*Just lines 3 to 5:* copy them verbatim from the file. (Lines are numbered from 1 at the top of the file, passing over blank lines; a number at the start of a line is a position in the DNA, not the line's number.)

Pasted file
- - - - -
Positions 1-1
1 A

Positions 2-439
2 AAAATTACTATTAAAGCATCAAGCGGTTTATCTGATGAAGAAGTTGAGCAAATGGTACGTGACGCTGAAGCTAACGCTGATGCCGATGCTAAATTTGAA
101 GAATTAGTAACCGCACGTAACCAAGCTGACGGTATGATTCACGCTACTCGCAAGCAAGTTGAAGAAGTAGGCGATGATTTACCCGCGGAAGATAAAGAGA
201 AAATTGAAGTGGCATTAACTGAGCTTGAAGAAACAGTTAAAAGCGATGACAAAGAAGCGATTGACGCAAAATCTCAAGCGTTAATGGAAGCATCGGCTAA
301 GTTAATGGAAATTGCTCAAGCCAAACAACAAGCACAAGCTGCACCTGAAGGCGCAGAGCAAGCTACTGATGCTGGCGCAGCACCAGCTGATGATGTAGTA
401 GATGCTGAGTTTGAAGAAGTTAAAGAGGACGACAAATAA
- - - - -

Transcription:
Positions 2-439
2 AAAATTACTATTAAAGCATCAAGCGGTTTATCTGATGAAGAAGTTGAGCAAATGGTACGTGACGCTGAAGCTAACGCTGATGCCGATGCTAAATTTGAA
101 GAATTAGTAACCGCACGTAACCAAGCTGACGGTATGATTCACGCTACTCGCAAGCAAGTTGAAGAAGTAGGCGATGATTTACCCGCGGAAGATAAAGAGA